Technology no match for Chapman Valley’s charms

Peter FiorenzaGeraldton Guardian
Nukara Farm's Phil Blakeway and dog Annie enjoy the ambience.
Camera IconNukara Farm's Phil Blakeway and dog Annie enjoy the ambience. Credit: Countryman, Danella Bevis

I recently spent some time in the beautiful Chapman Valley.

Along with several other adults, I accompanied about 100 14 and 15-year-olds, on what could be described as simply, a Boys’ Own adventure.

Yep, the idea was to get these youngsters into the outdoors, something quite removed from their everyday lives.

The first leg of the two-part outing began with a 12km walk along the Chapman River and through farmland.

Now, we were prepared to get a bit wet but once the heavens opened, the rain was unrelenting.

Everyone arrived at the shelter of Nukara, keen to dry out in front of the big fires waiting for us.

By this time, the rain had settled in and was pouring down.

The boys were told to set up their swags, ready for the night.

A few groups had brought tents. “Mr Fiorenza, can we put them up?”

“Out there? Boys, are you sure?

“The rain has settled in.

“Wouldn’t you like it better under the shelter of the shed?”

No, they had planned on using the tents, and they were going to.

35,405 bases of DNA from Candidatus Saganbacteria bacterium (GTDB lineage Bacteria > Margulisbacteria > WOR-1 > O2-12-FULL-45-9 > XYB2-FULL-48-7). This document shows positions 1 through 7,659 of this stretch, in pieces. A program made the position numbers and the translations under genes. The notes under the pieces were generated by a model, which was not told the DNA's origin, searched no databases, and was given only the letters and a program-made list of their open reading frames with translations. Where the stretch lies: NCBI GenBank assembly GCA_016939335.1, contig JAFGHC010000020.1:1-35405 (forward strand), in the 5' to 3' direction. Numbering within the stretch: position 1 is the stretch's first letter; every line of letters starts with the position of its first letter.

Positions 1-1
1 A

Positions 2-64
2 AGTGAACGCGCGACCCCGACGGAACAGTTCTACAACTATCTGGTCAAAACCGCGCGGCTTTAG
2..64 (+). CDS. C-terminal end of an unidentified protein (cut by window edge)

So, we advised them to find some high ground when the rain eased and set up. “Now make sure you are not on a slope. Yes, we’ll be right.”

“OK, but it’s going to rain all night, you know.”

We left the tent brigade to it.

Nukara is, indeed, a special place.

During our stay, the boys got to make damper, fish for marron (in the farm dam), learnt how to make rafts on a dam and tips to survive in the bush.

Over several years, Phil and Donna Blakeway have created something quite unique.

Nukara receives most of its acclaim, these days, from the fantastic music festival held there each year in March.

The property that borders Howatharra Road and is a stone’s throw from the old farming settlement of Nanson, is “smack bang” in the middle of the Chapman Valley.

Describing it to someone else is difficult.

Do I mention the camping set up, or, the festival, the relaxing settlement in the gully under the leaning ghost gums, or, the wonderful hospitality and activity experiences?

To appreciate Nukara, is to go see, feel and breathe Nukara.

One thing that really stood out, for me, on this occasion with the boys, was the fact that I didn’t hear one whinge, or plea to use technology — the group were just too busy enjoying themselves.

It suggested to me that this technologically driven age that we live in is somewhat contrived.

People, adults and youngsters alike, are caught in lives dominated by mobile phones and laptops.

We are, indeed, slaves to modernity.

Oh, by the way. The tent brigade got flooded out.

Yes, that’s what happens when you pitch your tent at the bottom of a hill on a rainy night.

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